CAIRO — Hamas on Monday reelected longtime leader Khaled Mashaal, capping a year of secret internal elections, officials in the Islamic militant group said.
The Qatar-based Mashaal, 56, is a veteran politician with close ties to regional powers Qatar, Egypt, and Turkey. He has been key to Hamas’s attempts to break out of its political isolation after its violent takeover of Gaza in 2007.
Mashaal’s reelection could revive stalled reconciliation efforts between Hamas and political rival Mahmoud Abbas, the Western-backed Palestinian president.
The Hamas takeover of Gaza left Abbas with only parts of the West Bank, and the rival camps have become increasingly entrenched in their respective territories since 2007.
Two Hamas officials said Mashaal ran unopposed and was reelected by a majority in the movement’s Shura Council, which is believed to have about 60 members. The officials spoke on condition of anonymity because they were not authorized to discuss the secret procedure.
Hamas began holding internal elections a year ago, a secretive process spread over several countries, shrouded in mystery, and beset by logistics problems.
Hamas has four components — activists in Gaza, in the West Bank, in exile, and those imprisoned by Israel. Each of the four groups chooses local leaders as well as delegates to the Shura Council. This council selects a decision-making political bureau and the head of that body — the stage that was wrapped up in Cairo on Monday.
The Hamas leaders in the Gaza Strip have made a series of moves aimed at enforcing an Islamic lifestyle there.
On Monday, they issued a new education law requiring a more rigid separation of sexes in Gaza schools.
The new rules call for the segregation of boys and girls from the age of 9, and prohibit male staff members from working at girls’ schools. They also prohibit exchange programs with Israelis.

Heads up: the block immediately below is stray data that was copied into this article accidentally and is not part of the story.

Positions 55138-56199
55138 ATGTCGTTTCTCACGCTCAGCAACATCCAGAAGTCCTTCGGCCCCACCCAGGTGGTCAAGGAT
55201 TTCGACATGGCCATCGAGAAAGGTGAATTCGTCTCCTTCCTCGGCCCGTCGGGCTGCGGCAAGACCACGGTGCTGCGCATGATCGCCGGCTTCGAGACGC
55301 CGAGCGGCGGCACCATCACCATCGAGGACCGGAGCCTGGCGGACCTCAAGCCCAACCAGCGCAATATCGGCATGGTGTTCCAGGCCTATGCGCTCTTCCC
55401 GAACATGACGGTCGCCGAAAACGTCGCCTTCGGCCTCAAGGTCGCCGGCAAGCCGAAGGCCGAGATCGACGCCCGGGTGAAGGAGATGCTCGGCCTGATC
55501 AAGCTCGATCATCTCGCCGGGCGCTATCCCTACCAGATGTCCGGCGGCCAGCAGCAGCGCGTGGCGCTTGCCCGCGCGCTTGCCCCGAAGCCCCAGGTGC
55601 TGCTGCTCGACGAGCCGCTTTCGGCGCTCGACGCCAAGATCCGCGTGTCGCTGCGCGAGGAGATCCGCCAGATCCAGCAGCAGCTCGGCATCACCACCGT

Mashaal, 56, became head of the Hamas movement in 1996 and will now lead it for another four years.
He is seen as a member of the more pragmatic wing of Hamas, in connection with the Israeli-Palestinian conflict.
He and others in Hamas insist the movement will not recognize Israel and renounce violence — Western conditions for dealing with Hamas.
He has suggested he could accept a Palestinian state alongside Israel, though he has not said if such a state would end the conflict, or only be an interim step to an Islamic state in all of historic Palestine, including what is now Israel.
Mashaal has also come out in support of so-called popular resistance against Israeli occupation, a term Palestinians used for marches and stone-throwing protests. In the past, Hamas gunmen and suicide bombers have killed hundreds of Israelis in attacks.
Mashaal pushed for reconciliation with Abbas in his previous term, but was blocked by Hamas hard-liners in Gaza who fear a unity deal will give Abbas a new foothold in Gaza and weaken Hamas’s grip on the territory.